The major difference between Hitler and the Communist genocidal murderers, Stalin, Mao, and Pol Pot, was what groups they chose for extermination.Yes, this is a column about the Occupy Wall Street movement. And it's clear that Prager would rather resort to tired old anti-Communist tropes rather than seriously examine the complaints of the protesters. Here's Prager, not getting it:
For Hitler, first Jews and ultimately Slavs and other “non-Aryans” were declared the enemy and unworthy of life.
For the Communists, the rich — the bourgeoisie, land owners, and capitalists — were labeled the enemy and regarded as unworthy of life.
Hitler mass-murdered on the basis of race. The Communists on the basis of class.
Being on the left means that you divide the world between rich and poor much more than you divide it between good and evil. For the leftist, the existence of rich and poor — inequality — is what constitutes evil. More than tyranny, inequality disturbs the Left, including the non-Communist Left. ... Non-leftists who cherish the American value of liberty over the left-wing value of socioeconomic equality, and those who adhere to Judeo-Christian values, do not regard the existence of economic classes as inherently morally problematic. If the poor are treated equally before the law, are given the chance and the liberty to raise their socioeconomic status, and have their basic material needs met, the gap between rich and poor is not a major moral problem.I'll distill that last sentence down to three rules: If the poor get to play by the same rules as the rich, have an opportunity for economic mobility, and can feed and house themselves, there's no problem.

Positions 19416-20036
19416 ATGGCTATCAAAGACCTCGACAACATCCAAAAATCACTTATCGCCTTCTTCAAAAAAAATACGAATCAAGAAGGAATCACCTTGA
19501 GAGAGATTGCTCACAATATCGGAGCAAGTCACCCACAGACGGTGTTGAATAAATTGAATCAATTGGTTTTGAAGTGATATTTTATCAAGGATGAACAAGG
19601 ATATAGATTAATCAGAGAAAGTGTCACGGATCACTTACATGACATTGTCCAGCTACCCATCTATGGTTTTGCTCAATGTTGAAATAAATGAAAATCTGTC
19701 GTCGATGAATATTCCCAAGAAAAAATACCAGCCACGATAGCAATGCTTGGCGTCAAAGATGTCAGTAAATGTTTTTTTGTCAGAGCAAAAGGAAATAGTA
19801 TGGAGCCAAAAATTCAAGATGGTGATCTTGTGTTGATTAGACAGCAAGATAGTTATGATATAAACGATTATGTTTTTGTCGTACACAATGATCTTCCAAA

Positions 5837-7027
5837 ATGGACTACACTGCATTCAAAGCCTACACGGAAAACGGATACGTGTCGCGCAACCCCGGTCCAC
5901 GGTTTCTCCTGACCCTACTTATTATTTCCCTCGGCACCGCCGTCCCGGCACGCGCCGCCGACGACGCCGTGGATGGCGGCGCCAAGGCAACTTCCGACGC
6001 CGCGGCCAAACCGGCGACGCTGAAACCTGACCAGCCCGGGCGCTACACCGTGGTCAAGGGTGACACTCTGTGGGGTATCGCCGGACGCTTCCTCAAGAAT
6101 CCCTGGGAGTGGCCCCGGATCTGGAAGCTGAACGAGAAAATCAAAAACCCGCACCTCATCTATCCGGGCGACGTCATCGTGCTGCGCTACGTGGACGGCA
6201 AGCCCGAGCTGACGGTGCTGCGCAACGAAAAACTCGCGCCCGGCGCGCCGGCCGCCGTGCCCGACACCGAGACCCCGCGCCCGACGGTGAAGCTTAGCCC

Here's the problem: At least two of those three conditions aren't met in America today. First: Do the poor get to play under the same rules as the rich? We already know that if a poor man and a rich man step into court charged with the same crime, the rich man is much more likely to walk away free. Beyond the arena of criminal law, though, I outsource my commentary to one of Andrew Sullivan's readers:
When the financial industry came to the brink of collapse because of the reckless behavior of these "too big to fail" corporations, we saw an amazing ability for our government to come together to bail them out. In return, they've repaid the favor by working night and day to lift the already watered-down provisions of the Dodd-Frank reforms so they can continue with their same insanity, and to basically act like spoiled, entitled brats towards those of us who saved their butts in the first place.Rich financial institutions get bailed out; regular Americans are left to flounder. One of the three legs on Prager's stool is looking mighty shaky.
Contrast this with any legislation in Congress that might actually help out rank-and-file Americans, and suddenly everything becomes gridlocked and impossible to achieve. From out here, it appears that when you have a lobby on your side, government works, and if you don't, well tough luck.
How about the second leg? Can Americans live the Horatio Alger dream and transform themselves from nothing into something by dint of hard work? Maybe. But it doesn't seem to happen as often as it used to. The Brookings Institution (PDF) analyzed the situation in 2008: